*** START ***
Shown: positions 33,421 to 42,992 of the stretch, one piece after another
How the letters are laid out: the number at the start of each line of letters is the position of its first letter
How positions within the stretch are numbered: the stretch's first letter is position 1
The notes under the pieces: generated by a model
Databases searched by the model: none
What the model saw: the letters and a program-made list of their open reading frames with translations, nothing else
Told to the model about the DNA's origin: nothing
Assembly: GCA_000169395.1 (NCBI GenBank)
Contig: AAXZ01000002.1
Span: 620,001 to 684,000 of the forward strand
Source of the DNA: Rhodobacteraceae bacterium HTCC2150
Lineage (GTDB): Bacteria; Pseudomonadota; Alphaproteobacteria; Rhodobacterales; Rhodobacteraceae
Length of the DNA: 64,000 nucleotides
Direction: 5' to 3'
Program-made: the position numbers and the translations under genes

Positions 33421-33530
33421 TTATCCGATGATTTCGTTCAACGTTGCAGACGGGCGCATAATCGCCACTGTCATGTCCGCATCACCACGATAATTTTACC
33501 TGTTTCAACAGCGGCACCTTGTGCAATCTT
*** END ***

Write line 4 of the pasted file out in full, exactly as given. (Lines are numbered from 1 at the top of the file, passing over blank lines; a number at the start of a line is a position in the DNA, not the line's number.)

The notes under the pieces: generated by a model